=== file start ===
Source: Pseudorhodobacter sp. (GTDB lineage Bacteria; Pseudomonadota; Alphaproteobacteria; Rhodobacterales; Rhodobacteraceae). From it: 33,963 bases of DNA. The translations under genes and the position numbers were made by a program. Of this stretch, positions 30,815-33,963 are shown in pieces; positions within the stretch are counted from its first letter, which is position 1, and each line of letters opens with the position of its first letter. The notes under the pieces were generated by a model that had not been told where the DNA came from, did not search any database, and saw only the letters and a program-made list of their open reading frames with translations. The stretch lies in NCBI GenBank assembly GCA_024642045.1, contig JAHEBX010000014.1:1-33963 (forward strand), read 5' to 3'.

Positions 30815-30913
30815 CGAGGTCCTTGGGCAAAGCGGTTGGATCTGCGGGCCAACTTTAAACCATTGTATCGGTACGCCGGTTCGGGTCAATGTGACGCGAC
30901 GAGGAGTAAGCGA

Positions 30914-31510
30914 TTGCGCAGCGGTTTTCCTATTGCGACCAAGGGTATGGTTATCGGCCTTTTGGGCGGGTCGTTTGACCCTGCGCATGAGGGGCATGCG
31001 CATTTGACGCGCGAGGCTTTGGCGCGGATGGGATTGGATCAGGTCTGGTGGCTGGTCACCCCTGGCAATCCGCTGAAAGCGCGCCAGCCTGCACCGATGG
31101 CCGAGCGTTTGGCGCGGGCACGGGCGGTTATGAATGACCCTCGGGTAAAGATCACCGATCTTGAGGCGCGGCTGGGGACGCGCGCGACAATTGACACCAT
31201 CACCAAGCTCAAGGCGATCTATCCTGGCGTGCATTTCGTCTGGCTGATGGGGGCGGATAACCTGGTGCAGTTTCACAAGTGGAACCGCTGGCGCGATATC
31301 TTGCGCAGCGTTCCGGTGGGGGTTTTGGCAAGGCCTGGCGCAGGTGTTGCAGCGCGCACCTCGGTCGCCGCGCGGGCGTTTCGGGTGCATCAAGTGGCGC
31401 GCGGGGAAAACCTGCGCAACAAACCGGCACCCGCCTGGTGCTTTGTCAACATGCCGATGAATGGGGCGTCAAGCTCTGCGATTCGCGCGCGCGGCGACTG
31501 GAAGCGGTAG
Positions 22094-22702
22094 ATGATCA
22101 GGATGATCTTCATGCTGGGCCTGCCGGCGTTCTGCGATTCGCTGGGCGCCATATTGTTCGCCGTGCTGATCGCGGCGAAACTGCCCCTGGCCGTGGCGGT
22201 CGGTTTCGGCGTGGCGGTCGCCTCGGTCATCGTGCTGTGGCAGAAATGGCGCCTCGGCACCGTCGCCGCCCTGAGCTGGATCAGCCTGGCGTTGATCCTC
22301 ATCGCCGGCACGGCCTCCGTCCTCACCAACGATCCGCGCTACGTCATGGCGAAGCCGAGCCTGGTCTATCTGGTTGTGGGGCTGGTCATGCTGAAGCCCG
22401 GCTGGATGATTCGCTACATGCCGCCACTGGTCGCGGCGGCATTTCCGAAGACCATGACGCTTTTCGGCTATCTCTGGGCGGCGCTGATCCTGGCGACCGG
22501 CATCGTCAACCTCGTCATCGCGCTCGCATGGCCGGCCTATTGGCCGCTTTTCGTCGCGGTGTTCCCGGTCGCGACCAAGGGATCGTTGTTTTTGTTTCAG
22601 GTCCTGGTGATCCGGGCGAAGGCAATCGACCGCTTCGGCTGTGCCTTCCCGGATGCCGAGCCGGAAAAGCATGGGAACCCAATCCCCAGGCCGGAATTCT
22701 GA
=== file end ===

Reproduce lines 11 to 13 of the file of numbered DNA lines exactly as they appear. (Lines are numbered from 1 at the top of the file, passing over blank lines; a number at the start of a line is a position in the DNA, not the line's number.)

31401 GCGGGGAAAACCTGCGCAACAAACCGGCACCCGCCTGGTGCTTTGTCAACATGCCGATGAATGGGGCGTCAAGCTCTGCGATTCGCGCGCGCGGCGACTG
31501 GAAGCGGTAG
Positions 22094-22702